Vessel wall imaging (VWI) using T1 dark blood MRI can depict inflammation of intracranial arteries in patients with cerebral vasculitis. Recently, 3D VWI sequences were introduced at 3 Tesla. We aimed to compare 2D and 3D VWI for detection of intracranial vessel wall enhancement (VWE) in patients suspected of cerebral vasculitis.
44 MRI scans of 39 patients were assessed that included bi-planar 2D T1 and whole-brain 3D T1 SPACE dark blood VWI pre and post contrast. Visibility and VWE were analyzed in 31 pre-specified intracranial artery segments. Additionally, leptomeningeal and parenchymal contrast enhancement was assessed.
Overall, more arterial segments were visualized with 3D VWI (p<0.0001). Detection of VWE showed fair agreement between 2D and 3D VWI (κ = 0.583). On segmental level, more VWE was detected in intradural ICA by 2D VWI (p<0.001) and in VA V4 segment by 3D VWI (p<0.05). 3D VWI showed more leptomeningeal (p<0.05) and parenchymal (p<0.01) contrast enhancement. In patients with positive diagnosis of cerebral vasculitis, sensitivity was of 67% (2D and 3D VWI) and specificity was 44% (2D VWI) and 48% (3D VWI); more VWE was seen in arteries distal to VA and ICA compared to non-vasculitic patients.
2D and 3D VWI differed in the ability to detect VWE. Whole brain coverage with better evaluability of VAs and distal intracranial artery segments, and depiction of more parenchymal and leptomeningeal enhancement make 3D VWI more favorable. As VWE in arteries distal to VA and ICA may be used for discrimination of vasculitic and non-vasculitic patients, future increase in spatial resolution of 3D VWI sequences may be beneficial.
Citation: Eiden S, Beck C, Venhoff N, Elsheikh S, Ihorst G, Urbach H, et al. (2019) High-resolution contrast-enhanced vessel wall imaging in patients with suspected cerebral vasculitis: Prospective comparison of whole-brain 3D T1 SPACE versus 2D T1 black blood MRI at 3 Tesla. PLoS ONE 14(3): e0213514. https://doi.org/10.1371/journal.pone.0213514
Editor: James West, Vanderbilt University Medical Center, UNITED STATES
Received: July 20, 2018; Accepted: February 24, 2019; Published: March 8, 2019
Copyright: © 2019 Eiden et al. This is an open access article distributed under the terms of the Creative Commons Attribution License, which permits unrestricted use, distribution, and reproduction in any medium, provided the original author and source are credited.
Data Availability: Anonymized raw data sets that include the readers’ rating findings from both 2D and 3D vessel wall imaging sequences of all patients’ MRI have been uploaded to the following public repository: DANS - Data Archiving and Networked Services, on behalf of KNAW (Royal Netherlands Academy of Arts and Sciences). The link to our data in this depository is: https://doi.org/10.17026/dans-25b-q829.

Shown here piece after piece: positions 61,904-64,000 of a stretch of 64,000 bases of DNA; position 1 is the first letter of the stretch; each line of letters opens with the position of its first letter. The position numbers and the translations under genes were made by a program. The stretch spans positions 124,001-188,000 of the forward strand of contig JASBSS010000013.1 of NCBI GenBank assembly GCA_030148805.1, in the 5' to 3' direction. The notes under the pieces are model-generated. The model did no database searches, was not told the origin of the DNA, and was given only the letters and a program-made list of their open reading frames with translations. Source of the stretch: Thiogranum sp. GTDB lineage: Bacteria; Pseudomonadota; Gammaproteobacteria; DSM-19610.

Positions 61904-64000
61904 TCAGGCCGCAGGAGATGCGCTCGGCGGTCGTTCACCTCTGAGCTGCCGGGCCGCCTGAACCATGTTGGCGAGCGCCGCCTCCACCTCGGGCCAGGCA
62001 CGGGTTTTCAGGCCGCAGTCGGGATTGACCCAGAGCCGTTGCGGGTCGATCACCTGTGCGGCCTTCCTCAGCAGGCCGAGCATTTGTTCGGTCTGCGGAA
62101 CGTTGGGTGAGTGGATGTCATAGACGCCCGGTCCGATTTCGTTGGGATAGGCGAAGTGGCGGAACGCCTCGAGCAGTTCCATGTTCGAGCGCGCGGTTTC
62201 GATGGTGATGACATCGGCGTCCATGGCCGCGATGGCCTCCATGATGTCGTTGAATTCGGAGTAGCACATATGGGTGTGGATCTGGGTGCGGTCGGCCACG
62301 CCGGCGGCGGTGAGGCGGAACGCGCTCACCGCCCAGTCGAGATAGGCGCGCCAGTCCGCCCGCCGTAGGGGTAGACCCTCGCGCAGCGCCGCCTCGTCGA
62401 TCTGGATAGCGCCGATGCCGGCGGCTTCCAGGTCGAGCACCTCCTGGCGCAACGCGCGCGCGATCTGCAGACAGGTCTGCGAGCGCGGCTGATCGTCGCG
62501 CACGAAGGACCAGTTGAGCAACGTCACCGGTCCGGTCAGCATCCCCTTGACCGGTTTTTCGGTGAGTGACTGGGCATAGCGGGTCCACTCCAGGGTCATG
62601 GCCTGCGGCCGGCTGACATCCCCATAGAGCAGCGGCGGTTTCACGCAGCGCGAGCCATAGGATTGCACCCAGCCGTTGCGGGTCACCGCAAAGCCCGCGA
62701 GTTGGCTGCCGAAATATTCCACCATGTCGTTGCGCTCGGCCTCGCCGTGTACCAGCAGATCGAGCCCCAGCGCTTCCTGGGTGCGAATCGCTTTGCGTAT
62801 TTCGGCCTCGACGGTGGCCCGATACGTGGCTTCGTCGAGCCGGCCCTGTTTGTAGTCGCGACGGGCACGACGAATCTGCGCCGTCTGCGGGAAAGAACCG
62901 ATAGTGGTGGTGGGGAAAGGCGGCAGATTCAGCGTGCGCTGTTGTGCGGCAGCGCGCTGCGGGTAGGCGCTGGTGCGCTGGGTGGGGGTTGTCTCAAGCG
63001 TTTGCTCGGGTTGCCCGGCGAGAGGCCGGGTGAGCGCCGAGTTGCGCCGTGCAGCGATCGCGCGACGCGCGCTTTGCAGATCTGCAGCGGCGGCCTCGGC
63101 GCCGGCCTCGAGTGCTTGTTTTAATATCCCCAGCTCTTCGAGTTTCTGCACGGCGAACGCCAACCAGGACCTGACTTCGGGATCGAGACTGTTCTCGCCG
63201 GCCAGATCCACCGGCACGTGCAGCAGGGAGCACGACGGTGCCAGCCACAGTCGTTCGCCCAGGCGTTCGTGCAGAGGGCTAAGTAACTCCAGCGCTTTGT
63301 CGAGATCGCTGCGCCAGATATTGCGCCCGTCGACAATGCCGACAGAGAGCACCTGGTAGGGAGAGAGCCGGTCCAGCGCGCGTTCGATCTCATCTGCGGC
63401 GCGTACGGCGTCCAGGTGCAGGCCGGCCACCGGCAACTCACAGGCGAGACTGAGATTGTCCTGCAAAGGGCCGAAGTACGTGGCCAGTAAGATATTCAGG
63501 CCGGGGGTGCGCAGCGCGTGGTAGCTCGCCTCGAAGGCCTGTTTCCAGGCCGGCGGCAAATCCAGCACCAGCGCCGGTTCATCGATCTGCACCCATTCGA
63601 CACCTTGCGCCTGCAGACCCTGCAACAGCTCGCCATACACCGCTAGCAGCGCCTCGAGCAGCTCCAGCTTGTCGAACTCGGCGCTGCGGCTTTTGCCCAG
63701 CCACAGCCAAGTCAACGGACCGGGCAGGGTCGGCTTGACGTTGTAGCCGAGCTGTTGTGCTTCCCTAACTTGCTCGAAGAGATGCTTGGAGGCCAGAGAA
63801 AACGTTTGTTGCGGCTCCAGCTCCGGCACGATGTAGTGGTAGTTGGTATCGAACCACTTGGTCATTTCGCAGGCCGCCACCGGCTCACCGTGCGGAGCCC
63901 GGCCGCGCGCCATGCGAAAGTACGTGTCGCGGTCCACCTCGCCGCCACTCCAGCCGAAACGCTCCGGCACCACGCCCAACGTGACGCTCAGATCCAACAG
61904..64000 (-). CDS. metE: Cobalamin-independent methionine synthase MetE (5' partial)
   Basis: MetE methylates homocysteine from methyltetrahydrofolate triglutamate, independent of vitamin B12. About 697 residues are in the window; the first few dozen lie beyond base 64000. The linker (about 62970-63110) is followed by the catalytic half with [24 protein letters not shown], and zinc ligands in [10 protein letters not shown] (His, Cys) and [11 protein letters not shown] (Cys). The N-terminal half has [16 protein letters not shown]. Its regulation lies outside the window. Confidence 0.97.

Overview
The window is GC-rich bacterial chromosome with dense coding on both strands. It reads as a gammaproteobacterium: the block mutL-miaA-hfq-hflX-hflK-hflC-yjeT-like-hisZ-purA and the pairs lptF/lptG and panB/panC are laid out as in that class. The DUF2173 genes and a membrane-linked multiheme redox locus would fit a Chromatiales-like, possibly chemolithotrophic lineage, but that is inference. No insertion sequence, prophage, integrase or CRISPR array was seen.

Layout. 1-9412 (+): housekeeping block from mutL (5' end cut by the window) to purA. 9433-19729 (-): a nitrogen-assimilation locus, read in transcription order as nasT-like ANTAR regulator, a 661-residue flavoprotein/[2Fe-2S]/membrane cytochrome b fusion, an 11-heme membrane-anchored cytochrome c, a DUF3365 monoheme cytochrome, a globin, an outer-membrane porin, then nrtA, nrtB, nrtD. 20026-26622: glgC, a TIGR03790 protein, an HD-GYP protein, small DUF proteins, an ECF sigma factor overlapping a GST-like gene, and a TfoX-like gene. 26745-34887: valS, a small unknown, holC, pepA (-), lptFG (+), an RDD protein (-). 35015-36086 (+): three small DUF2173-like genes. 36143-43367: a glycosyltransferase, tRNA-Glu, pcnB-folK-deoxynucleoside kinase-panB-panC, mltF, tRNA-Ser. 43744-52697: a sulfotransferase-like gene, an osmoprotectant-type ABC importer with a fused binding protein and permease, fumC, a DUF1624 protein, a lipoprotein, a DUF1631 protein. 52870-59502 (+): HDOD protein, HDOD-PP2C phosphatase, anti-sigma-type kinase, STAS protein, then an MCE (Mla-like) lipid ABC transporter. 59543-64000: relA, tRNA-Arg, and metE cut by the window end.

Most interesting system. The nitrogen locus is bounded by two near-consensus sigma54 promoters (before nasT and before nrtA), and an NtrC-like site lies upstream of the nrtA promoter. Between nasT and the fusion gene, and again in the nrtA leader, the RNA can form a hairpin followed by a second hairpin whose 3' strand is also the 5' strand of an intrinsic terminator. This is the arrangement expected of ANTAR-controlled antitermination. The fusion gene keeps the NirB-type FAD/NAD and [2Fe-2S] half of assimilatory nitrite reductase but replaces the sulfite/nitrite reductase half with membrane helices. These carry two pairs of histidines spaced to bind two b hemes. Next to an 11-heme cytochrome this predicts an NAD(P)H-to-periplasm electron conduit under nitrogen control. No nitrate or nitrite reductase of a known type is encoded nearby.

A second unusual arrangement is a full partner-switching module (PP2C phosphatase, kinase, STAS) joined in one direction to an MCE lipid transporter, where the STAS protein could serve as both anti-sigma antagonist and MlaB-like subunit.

Funding: The authors received no specific funding for this work.
Competing interests: The senior author of this manuscript (SM) states the following competing interests: Acandis GmbH: consultant and member of the scientific advisory board, received honoraria and travel grants. Medtronic: received speaker honorarium (modest), travel grant, and non-financial support for video case production. Microvention; Stryker: received travel grants. Bracco S.p.A.: received research grant (money paid to institution). Novartis Pharma GmbH: received consultant fee. This does not alter our adherence to PLOS ONE policies on sharing data and materials.
Abbreviatons: PACNS, primary angiitis of the CNS; RCVS, reversible cerebral vasoconstriction syndrome; VWE, vessel wall enhancement; VWI, vessel wall imaging
CNS vasculitis is a rare but potentially devastating disease that requires high diagnostic certainty and fast initiation of treatment. Particularly for primary angiitis of the CNS (PACNS) or secondary brain artery inflammation due to undiagnosed underlying systemic disease, the diagnosis remains challenging. For PACNS, biopsy of the leptomeninges and cortex remains the gold standard [1, 2]. However, several studies showed that sensitivity of invasive histopathologic diagnosis remains only 50–75% leading to many false negative results [3–5]. Standard MRI with MRA may depict large artery stenosis, parenchymal lesions, or parenchymal/leptomeningeal contrast-enhancement but lacks specificity to distinguish vasculitic stenosis [5–7]. The invasive technique digital subtraction angiography (DSA) detects intracranial vasculitis with a good sensitivity (60–90%), especially stenoses of the large and medium-sized intracranial vessels. Though, it misses most of the changes in smaller vessels or non-stenotic vasculitic lesions and may not differentiate between vasculitis and reversible cerebral vasoconstriction syndrome (RCVS) resulting in a very low specificity for intracranial vasculitis (6–30%) [5, 7].
Since the first description of vessel wall enhancement (VWE) in CNS vasculitis using high-resolution vessel wall imaging (VWI) MRI , many studies have demonstrated that VWI sequences can detect and discriminate vasculitic lesions from other vasculopathies such as atherosclerotic plaques or RCVS, which DSA often cannot discriminate [9–16]. In VWI MRI, 2D high-resolution T1w and T2w TSE sequences using blood-suppression are usually employed to visualize focal wall lesions and VWE [17, 18]. However, these sequences suffer from long imaging times since two orthogonal planes are needed for accurate lesion detection, and limited spatial coverage of whole brain arteries. The latter necessitates exact planning of scan area in case of visible stenotic lesions on MRA or parenchymal damage that may point into the direction of vessel wall pathology, but may the complete burden of vessel wall pathology may still be missed.